One of my favorite pieces of management advice gleaned during the pandemic is "Don't make long-term decisions in a temporary situation." The advice appeals to my pragmatic side and, if I'm being honest, supports the idea that we are going to get back to "normal" at some point. Sound advice but how then do we view the high impact, long-term decisions that are currently being made across the industry? Large and small acquisitions are everywhere. Scores of firms are conducting fundamental operating model assessments. Leaders are re-evaluating and re-re-evaluating location strategies. Are those not long-term decisions? Yes, they are. Are we still in a temporary situation? I'd say that we are but the pace of industry change hasn’t relented.
The easiest explanation for why my trusted guidance doesn’t fit our industry mold is that COVID-19 and the recent elastic market rebound has accelerated key trends that were present before 2020. Industry consolidation, leveraging cloud and third generation data architecture, greater adoption of front to back platforms, and adopting more working location flexibility were all part of our lives in 2018 and 2019. To me, the past 20 months has been the equivalent of hitting the pedal of an electric car for our industry: No torque, just pure power delivery and acceleration of what had already started. So while conditions may feel temporary, I'd argue we need to expect more of the same going forward (and yes, I'm choosing not to use the term "new normal").
So what's the secret for successful firms making the right long-term decisions in our hyper-speed market? In short, picking the right interim targets and executing plans to achieve them, especially when things are unsteady. A clearly articulated business strategy that taps into or leverages the next big trend is incredibly powerful, but achieving short-term goals that iteratively drive towards the bigger picture is an extremely valuable commodity today. We see examples of dedication to our short-term targets in many contexts: James Clear's focus on systems rather than outcomes in Atomic Habits does a good job of articulating how to address today, not dreams of utopia (great read, by the way). Championship American football dynasties taking a laser-like focus on "the process" is another example. In short, firms don't need to be greater and more efficient in ten years, they need to do it this quarter, regardless of outside influences. Leading managers define achievable milestones, gauge how fast they can travel based on current conditions, and move forward with certainty and acceptance of making "the best decisions at the time."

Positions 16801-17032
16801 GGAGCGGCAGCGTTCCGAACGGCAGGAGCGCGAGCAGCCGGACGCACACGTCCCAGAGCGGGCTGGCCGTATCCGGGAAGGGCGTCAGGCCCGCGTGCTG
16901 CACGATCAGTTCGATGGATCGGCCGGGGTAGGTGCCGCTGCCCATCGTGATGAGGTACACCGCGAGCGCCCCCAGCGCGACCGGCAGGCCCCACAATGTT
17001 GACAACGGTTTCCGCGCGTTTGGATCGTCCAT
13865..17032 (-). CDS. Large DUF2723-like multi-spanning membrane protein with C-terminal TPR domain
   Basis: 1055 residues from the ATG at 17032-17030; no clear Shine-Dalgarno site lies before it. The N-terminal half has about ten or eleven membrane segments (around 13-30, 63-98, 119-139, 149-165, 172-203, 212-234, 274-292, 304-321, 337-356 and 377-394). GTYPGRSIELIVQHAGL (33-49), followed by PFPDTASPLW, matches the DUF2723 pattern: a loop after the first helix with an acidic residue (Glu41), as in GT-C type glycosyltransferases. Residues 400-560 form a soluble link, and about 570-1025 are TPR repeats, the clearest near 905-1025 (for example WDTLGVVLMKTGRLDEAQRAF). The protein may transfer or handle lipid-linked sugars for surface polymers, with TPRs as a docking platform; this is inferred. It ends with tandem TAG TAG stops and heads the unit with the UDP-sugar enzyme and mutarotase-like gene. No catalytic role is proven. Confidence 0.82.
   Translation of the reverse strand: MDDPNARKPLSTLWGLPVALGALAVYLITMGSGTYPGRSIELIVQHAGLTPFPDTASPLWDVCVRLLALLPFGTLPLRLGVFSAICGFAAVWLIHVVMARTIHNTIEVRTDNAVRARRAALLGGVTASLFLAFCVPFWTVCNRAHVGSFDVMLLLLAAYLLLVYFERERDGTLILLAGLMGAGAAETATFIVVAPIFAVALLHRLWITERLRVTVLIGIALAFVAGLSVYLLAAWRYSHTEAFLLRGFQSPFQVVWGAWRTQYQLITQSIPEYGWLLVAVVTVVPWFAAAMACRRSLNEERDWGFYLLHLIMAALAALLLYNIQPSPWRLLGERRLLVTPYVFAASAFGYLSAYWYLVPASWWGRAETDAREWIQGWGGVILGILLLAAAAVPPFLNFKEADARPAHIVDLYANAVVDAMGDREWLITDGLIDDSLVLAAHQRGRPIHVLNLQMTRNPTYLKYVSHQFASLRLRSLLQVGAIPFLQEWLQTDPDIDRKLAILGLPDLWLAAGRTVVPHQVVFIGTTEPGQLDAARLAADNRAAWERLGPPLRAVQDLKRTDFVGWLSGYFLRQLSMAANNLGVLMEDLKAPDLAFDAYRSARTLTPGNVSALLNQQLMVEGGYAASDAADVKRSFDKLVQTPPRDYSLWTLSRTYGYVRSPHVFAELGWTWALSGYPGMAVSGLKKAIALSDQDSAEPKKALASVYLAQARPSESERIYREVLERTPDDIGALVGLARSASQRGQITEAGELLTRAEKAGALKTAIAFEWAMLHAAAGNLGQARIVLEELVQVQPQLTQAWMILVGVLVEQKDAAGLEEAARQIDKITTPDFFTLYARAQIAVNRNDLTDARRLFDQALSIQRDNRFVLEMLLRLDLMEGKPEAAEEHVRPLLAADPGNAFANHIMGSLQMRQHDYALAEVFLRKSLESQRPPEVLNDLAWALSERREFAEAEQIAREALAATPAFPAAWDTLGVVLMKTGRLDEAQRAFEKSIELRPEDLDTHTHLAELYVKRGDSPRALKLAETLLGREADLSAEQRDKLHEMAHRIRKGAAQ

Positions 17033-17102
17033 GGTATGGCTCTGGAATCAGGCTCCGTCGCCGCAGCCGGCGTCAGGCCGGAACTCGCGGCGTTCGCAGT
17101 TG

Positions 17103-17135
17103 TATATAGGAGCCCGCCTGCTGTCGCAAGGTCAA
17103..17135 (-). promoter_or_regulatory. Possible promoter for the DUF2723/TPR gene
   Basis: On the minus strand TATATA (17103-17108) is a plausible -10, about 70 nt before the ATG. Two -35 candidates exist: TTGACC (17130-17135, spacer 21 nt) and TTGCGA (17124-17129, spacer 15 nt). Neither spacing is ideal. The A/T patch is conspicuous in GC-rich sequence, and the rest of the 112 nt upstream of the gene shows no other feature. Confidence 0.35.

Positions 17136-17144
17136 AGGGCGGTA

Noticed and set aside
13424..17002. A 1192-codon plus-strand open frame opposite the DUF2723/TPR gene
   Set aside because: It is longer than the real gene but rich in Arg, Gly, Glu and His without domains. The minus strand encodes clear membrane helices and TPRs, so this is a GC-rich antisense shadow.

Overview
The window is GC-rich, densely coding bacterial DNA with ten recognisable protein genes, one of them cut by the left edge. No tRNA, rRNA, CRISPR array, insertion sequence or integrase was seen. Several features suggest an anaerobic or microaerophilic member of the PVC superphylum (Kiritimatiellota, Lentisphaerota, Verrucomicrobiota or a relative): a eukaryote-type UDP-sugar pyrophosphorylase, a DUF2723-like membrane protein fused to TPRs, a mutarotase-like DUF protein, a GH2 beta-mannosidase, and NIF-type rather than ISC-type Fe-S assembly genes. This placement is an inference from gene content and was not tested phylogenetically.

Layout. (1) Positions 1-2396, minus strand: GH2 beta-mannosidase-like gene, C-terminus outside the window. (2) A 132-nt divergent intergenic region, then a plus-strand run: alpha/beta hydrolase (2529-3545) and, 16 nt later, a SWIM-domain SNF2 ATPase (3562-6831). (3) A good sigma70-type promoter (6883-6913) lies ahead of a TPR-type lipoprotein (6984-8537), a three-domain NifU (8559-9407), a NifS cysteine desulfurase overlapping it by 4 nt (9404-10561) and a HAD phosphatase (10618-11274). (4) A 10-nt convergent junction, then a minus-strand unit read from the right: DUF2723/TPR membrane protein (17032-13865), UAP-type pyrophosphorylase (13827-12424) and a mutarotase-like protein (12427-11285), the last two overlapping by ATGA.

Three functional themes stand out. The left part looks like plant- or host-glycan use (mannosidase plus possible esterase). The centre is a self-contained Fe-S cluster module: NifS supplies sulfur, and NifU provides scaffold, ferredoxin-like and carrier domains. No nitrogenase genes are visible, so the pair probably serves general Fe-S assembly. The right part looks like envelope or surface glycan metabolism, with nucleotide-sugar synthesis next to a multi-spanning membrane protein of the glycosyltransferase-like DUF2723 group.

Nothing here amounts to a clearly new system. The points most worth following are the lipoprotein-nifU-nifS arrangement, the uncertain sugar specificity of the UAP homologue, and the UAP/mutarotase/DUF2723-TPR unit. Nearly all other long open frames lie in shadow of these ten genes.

An analogy: A golfer can imagine the optimal approach to a particular course, or individual hole, and can train for years to succeed, but in the real world, the player needs to deal with course conditions, stress, fatigue, and other influences in real time to achieve success. In the end, preparation is critical to knowing what to do in an extreme situation...but not more important than executing on the next individual stroke. Right now, the industry is playing golf in a very stiff breeze but the tournament continues and firms need to “play it where it lies.” Knowing where to miss isn't a bad thing either.
In the end, we're all in a temporary situation in some form. Our consultants continue to offer our asset management clients uniquely valuable support in making long-term decisions and are equally capable at tuning into current conditions. They are attuned to picking out critical change "cues" and helping firms focus on hitting interim marks that collectively will define the optimal path forward. As we see, the secret sauce is not in the target model decisions alone, but in the ability to execute on tangible milestones in changing conditions.